“What is a dinosaur?” Nesbitt says. “It’s essentially arbitrary.”

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Dinosaurs’ and birds’ locomotion


This 2016 video is called Dinosaur Walk Theory Video.

From PLOS:

Locomotion of bipedal dinosaurs might be predicted from that of ground-running birds

BIRDS Model uses just two inputs to predict terrestrial locomotion in extinct avian and non-avian dinosaurs

February 21, 2018

A new model based on ground-running birds could predict locomotion of bipedal dinosaurs based on their speed and body size, according to a study published February 21, 2018 in the open-access journal PLOS ONE by Peter Bishop from the Queensland Museum, Australia and colleagues.

Previous research has investigated the biomechanics of ground-dwelling birds to better understand the how bipedal non-avian dinosaurs moved, but it has not previously been possible to empirically predict the locomotive forces that extinct dinosaurs experienced, especially those species that were much larger than living birds. Bishop and colleagues examined locomotion in 12 species of ground-dwelling birds, ranging in body mass from 45g to 80kg, as the birds moved at various speeds along enclosed racetracks while cameras recorded their movements and forceplates measured the forces their feet exerted upon the ground.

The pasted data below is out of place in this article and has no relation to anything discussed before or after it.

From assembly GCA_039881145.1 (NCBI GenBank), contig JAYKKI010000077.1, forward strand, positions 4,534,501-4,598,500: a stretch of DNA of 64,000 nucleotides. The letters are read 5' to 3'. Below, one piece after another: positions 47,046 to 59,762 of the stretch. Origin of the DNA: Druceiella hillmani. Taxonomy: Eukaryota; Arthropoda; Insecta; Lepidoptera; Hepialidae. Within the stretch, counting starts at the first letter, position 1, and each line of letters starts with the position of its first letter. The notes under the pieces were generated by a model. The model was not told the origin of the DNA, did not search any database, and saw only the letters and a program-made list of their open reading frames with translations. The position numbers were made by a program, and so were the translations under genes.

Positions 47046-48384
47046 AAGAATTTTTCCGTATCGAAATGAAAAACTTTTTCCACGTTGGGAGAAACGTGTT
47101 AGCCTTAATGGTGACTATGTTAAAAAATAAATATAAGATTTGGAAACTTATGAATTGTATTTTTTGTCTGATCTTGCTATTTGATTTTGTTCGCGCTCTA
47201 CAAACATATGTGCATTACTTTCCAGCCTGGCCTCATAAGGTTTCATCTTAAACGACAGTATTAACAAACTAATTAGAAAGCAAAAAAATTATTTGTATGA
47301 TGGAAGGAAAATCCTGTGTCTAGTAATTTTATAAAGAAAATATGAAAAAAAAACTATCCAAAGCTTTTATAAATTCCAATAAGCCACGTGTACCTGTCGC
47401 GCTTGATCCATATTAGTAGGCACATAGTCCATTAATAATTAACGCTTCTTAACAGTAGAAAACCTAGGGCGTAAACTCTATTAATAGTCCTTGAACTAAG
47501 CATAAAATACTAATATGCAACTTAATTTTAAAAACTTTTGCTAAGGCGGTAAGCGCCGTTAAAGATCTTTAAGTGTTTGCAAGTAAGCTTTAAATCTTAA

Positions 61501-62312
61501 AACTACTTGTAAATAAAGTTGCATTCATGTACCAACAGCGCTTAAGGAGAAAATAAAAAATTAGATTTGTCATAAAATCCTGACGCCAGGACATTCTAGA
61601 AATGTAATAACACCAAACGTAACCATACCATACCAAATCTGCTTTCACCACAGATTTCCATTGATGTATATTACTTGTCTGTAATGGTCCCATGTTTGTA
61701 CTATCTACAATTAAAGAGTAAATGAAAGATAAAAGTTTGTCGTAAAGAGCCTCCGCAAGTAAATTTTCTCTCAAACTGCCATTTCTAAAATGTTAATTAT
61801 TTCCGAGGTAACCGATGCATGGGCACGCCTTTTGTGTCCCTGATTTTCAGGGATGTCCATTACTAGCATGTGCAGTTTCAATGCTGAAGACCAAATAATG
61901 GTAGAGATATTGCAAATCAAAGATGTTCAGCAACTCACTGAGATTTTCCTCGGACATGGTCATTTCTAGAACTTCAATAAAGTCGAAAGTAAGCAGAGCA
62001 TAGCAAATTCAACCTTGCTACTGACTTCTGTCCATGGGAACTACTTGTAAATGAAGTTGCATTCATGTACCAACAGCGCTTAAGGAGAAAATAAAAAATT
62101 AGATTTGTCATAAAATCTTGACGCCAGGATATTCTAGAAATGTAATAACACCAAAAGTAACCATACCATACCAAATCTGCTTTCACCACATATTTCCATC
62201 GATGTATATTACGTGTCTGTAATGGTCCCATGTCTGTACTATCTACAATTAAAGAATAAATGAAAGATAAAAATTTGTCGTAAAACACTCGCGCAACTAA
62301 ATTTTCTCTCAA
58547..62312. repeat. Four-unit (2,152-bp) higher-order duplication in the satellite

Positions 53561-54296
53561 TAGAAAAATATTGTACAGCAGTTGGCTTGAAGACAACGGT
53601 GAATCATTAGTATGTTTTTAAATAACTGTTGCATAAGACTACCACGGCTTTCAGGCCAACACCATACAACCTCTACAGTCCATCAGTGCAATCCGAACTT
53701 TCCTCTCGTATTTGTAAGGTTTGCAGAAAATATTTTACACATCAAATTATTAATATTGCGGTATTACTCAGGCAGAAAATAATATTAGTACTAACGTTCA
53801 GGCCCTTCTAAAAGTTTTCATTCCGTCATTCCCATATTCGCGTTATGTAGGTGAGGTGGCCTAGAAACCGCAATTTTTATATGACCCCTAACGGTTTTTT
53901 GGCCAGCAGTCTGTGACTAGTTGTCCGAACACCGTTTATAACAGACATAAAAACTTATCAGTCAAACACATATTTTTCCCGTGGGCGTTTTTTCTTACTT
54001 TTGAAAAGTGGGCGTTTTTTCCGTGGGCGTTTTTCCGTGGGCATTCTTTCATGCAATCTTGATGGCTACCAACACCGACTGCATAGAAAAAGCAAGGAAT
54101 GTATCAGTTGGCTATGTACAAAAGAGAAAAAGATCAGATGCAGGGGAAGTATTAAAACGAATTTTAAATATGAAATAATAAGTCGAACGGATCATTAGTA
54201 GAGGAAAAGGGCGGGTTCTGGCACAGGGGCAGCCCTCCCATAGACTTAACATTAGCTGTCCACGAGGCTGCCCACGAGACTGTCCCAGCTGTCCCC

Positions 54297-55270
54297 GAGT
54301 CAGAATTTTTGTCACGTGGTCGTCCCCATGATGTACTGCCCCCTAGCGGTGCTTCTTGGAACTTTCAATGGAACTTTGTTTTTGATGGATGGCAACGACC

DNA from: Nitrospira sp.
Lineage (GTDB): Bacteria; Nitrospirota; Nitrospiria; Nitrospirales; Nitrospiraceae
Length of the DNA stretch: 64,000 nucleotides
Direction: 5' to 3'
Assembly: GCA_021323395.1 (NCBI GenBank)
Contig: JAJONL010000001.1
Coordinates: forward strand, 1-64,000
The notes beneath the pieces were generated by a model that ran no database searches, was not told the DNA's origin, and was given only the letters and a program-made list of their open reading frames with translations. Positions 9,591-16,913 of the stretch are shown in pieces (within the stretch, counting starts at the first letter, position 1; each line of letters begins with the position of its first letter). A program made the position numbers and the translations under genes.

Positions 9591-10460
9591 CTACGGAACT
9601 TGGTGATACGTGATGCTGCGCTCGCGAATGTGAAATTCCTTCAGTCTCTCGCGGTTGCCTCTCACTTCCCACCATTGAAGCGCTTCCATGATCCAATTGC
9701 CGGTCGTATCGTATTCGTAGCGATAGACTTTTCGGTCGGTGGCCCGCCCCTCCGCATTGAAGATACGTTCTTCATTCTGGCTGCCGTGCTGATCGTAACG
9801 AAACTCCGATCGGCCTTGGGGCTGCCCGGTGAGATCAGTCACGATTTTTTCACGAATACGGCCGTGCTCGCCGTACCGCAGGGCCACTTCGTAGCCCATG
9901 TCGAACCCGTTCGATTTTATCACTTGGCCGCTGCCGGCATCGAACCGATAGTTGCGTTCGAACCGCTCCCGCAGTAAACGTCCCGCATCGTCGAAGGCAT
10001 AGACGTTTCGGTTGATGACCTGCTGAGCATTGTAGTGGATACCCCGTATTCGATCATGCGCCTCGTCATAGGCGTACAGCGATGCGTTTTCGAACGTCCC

The researchers found that many physical aspects of bird locomotion change continuously as speed increases. This supports previous evidence that unlike humans, who have distinct “walking” and “running” gaits, birds move in a continuum from “walking” to “running.” The authors additionally observed consistent differences in gait and posture between small and large birds.